The Youth International
V. I. Lenin
A German-language publication bearing the above title has been appearing in Switzerland since September 1, 1915. It carries the subtitle: "Militant and Propaganda Organ of the International League of Socialist Youth Organisations". Altogether six issues have appeared so far. The magazine merits our attention and should be strongly recommended to all Party members in a position to contact foreign Social-Democratic parties and youth organisations.
Most of the official European Social-Democratic parties are advocating the foulest and vilest social-chauvinism and opportunism. This applies to the German and French parties, the Fabian Society and the Labour Party in England, the Swedish, Dutch (Troelstra's party), Danish, Austrian par ties, etc. In the Swiss party, notwithstanding the withdrawal (to the great benefit of the labour movement) of the extreme opportunists, now organised in the non-party "Grütli Verein", there still remain within the Social-Democratic Party numerous opportunist, social-chauvinist and Kautskyite leaders who exercise tremendous influence on its affairs.
With this state of affairs in Europe, there falls on the League of Socialist Youth Organisations the tremendous, grateful but difficult task of fighting for revolutionary internationalism, for true socialism and against the prevailing opportunism which has deserted to the side of the imperialist bourgeoisie. The Youth International has published a number of good articles in defence of revolutionary inter nationalism, and the magazine as a whole is permeated with a fine spirit of intense hatred for the betrayers of socialism, the "defenders of the fatherland" in the present war, and with an earnest desire to wipe out the corroding influence of chauvinism and opportunism in the international labour movement.
Of course, the youth organ still lacks theoretical clarity and consistency. Perhaps it may never acquire them, precisely because it is the organ of seething, turbulent, inquiring youth. However, our attitude towards the lack of theoretical clarity on the part of such people must be entirely different from what our attitude is and should be towards the theoretical muddle in the heads, and the lack of revolutionary consistency in the hearts, of our "O.C.-ists", "Socialist Revolutionaries", Tolstoyans, anarchists, the European Kautskyites ("Centre"), etc. Adults who lay claim to lead and teach the proletariat, hut actually mislead it, are one thing: against such people a ruthless struggle must be waged. Organisations of youth, however, which openly declare that they are still learning, that their main task is to train party workers for the socialist parties, are quite another thing. Such people must he given every assistance. We must be patient with their faults and strive to correct them gradually, mainly by persuasion, and not by fighting them. The middle-aged and the aged often do not know how to approach the youth, for the youth must of necessity advance to socialism in a different way, by other paths, in other forms, in other circumstances than their fathers. Incidentally, that is why we must decidedly favour organisational independence of the Youth League, not only because the opportunists fear such independence, but because of the very nature of the case. For unless they have complete independence, the youth will be unable either to train good socialists from their midst or prepare themselves to lead socialism forward.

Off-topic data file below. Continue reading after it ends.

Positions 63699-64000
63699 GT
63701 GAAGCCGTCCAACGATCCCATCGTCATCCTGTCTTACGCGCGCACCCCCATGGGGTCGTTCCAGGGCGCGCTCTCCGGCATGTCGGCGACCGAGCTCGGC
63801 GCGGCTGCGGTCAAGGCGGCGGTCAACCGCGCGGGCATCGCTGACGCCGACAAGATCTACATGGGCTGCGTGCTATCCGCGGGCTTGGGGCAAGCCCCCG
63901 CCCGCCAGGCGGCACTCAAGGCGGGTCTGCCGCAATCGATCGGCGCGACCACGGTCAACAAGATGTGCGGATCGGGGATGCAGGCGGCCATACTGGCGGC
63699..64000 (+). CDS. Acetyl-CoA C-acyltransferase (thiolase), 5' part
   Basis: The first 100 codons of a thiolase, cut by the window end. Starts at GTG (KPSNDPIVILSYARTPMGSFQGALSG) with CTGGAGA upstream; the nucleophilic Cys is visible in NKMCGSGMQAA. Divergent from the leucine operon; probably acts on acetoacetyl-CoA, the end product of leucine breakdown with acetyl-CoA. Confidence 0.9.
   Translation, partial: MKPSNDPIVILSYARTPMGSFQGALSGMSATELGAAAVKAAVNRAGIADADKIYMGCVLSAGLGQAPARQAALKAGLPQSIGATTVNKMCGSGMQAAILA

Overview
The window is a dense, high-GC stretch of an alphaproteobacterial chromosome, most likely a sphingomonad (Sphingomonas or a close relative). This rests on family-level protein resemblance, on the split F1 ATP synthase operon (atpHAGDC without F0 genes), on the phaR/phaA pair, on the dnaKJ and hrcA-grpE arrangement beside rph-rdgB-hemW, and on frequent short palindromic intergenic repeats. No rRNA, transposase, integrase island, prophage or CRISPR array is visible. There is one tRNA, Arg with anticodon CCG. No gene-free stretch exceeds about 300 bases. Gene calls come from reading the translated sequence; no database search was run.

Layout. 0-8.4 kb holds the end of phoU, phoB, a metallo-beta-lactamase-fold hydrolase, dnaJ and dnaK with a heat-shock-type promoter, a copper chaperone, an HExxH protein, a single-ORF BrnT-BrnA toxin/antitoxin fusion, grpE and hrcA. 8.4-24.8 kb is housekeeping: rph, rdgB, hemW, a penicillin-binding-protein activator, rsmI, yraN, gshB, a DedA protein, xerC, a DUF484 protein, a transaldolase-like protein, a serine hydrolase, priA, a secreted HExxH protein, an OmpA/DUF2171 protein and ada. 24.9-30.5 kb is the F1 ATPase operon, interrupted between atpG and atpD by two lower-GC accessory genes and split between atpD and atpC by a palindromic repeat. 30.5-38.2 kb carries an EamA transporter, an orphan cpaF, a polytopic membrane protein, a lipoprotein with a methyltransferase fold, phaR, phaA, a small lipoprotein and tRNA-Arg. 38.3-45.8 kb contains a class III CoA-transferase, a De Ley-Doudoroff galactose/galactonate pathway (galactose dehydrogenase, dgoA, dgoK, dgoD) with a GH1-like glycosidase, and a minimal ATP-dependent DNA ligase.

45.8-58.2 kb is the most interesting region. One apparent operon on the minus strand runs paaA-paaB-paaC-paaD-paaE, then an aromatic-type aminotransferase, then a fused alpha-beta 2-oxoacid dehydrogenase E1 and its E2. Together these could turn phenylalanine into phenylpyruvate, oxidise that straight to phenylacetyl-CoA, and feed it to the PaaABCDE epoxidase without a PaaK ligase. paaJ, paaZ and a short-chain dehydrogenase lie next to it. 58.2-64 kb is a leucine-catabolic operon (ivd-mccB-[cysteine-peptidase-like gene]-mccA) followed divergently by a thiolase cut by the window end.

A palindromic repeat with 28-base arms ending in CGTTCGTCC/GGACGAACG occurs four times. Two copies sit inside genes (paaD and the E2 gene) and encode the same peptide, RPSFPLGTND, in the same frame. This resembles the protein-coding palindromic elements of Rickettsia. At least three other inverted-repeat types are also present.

We stand for the complete independence of the Youth Leagues, but also for complete freedom of comradely criticism of their errors! We must not flatter the youth.
Of the errors to be noted in this excellent magazine, reference must first of all be made to the following three:
1) The incorrect position on the question of disarmament (or "disarming"), which we criticised in a preceding article. There is reason to believe that this error arises entirely out of the laudable desire to emphasise the need to strive for the "complete destruction of militarism" (which is perfectly correct); but the role of civil wars in the socialist revolution is forgotten.
2) On the question of the differences between socialists and anarchists in their attitude towards the state, Comrade Nota-Bene in his article (issue No. 6) falls into a very serious error (as he also does on several other questions, for instance, our reasons for combating the "defence of the fatherland" slogan). The author wishes to present "a clear picture of the state in general" (together with that of the imperialist predatory state). He quotes several statements by Marx and Engels, and arrives at the following two conclusions, among others:
a) "...It is absolutely wrong to seek the difference between socialists and anarchists in the fact that the former are in favour of the state while the latter are against it. The real difference is that revolutionary Social-Democracy desires to organise social production on new lines, as centralised, i. e., technically the most progressive, method of production, whereas decentralised, anarchist production would mean retrogression to obsolete techniques, to the old form of enterprise." This is wrong. The author raises the question of the difference in the socialists' and anarchists' attitude towards the state. However, he answers not this question, but another, namely, the difference in their attitude towards the economic foundation of future society. That, of course, is an important and necessary question. But that is no reason to ignore the main point of difference between socialists and anarchists in their attitude towards the state. Socialists are in favour of utilising the present state and its institutions in the struggle for the emancipation of the working class, maintaining also that the state should be used for a specific form of transition from capitalism to socialism. This transitional form is the dictatorship of the proletariat, which is also a state.